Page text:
TCR Targets Bathurst

TCR Targets Bathurst

The calendar for the carsales TCR Australia Series has taken another big hit.

Ongoing COVID-19 restrictions have forced another re-think this week and the new target for the start of racing in 2020 is the Bathurst International weekend from November 12-15.

But even that date is not official, as the Australian Racing Group and Motorsport Australia continue their ongoing negotiations with state governments over pandemic restrictions.

The TCR series was intended to begin back in March, but there have since been a number of retreats and re-sets to adjust to the changing COVID-19 situation.

“Bathurst is paramount to us. At this stage it looks viable to proceed. It’s a case of what options are viable before Bathurst,” the CEO of ARG, Matt Braid, tells Race News.

“At this stage there are a couple of options being explored. If there is scope to have an event with a set attendance, including fans, that makes it feasible with a good group of competitors.

“We were going to be going on the first weekend in September, at Sydney Motorsport Park, but that was ruled out. It’s been postponed.

“Now we’re seeing where we will be able to go beyond that, whether it’s sometime in October.”

The Bathurst International was originally planned to be a TCR marquee event, with a huge overseas contingent of the 2-litre turbo touring cars including a two-driver endurance event to revive the Bathurst 500.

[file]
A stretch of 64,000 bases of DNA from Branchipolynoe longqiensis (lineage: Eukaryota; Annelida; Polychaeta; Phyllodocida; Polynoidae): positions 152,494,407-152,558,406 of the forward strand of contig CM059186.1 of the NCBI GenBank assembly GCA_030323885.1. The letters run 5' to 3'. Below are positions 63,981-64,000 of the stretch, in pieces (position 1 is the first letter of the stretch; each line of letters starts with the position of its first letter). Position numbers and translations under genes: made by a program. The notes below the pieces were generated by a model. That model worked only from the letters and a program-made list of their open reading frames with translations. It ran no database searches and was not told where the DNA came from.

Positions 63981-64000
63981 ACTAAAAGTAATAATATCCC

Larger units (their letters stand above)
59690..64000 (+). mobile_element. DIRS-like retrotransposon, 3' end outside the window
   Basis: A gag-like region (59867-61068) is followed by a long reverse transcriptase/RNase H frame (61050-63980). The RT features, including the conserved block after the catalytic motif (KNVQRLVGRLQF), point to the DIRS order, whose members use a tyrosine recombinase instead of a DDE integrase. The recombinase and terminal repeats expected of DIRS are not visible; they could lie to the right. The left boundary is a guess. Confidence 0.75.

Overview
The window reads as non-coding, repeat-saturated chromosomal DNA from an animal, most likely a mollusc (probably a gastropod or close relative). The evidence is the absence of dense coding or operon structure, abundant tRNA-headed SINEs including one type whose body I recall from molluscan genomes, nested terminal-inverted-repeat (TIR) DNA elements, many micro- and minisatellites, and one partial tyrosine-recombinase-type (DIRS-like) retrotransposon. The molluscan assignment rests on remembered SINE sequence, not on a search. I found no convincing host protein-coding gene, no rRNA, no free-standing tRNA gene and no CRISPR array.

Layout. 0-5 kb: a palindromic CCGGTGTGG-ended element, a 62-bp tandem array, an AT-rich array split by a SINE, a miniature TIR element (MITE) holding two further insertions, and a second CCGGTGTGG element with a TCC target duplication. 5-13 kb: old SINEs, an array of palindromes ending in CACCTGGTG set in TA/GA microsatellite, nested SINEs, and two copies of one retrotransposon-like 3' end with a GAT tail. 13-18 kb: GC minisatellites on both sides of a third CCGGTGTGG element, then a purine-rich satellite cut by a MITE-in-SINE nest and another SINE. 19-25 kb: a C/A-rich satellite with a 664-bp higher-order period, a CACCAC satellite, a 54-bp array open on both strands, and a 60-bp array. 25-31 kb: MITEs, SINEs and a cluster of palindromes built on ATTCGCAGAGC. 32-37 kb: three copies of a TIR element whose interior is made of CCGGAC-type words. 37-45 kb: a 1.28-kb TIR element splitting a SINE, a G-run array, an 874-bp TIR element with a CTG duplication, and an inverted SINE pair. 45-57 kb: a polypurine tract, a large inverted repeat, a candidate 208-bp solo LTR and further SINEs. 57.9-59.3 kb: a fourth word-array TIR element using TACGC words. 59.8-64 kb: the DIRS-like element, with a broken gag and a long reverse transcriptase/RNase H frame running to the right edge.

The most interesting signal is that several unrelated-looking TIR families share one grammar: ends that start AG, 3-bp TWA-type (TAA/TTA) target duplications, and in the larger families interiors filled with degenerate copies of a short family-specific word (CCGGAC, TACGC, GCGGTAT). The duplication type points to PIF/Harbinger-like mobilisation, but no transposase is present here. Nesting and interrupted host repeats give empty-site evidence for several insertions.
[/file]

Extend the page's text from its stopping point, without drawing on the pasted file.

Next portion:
But, with Australia effectively cut-off from the rest of the world, the emphasis is shifting.

Approval for S5000 single-seaters to race at Mount Panorama adds extra impact to the event, as the V8-powered open-wheelers will be fast and spectacular and easily capable of cracking 300km/h on Conrod Straight.

A growing number of historic Australian touring cars from the Bathurst 1000 are also being confirmed for the meeting.

But the shape of the headline act for the TCR cars and crews is still not clear.

Braid says TCR Australia has been heavily impacted by border closures and quarantines because of the widespread footprint of its various teams, and because they are semi-professional or amateurs and cannot afford extended periods away from their homes and businesses.

“We are looking at all the options and a way to go forward. It’s a cliche, but there are phone calls and meetings about it every day.

“Motorsport Australia are being great, and we’re following their lead. They are dealing with government departments in every state.

Braid identifies the key challenge for the TCR categories, which are spread through the Eastern stages.

“The issue for us is in the movement of personnel, particularly teams and drivers. For a national sport, like the one that we’re involved in, you need flexibility in the borders until that becomes clear…”

He is not committing to dates or locations but is continually adjusting the planning and potential timetable.

“There are various options being discussed. Once the Victorian lockdown is concluded and the dust settles we’ll have a clearer picture. The Queensland border is the biggest unknown at this stage,” he says.

“For us, we’re waiting until we can see a clearer path on the build-up to run events in various states.”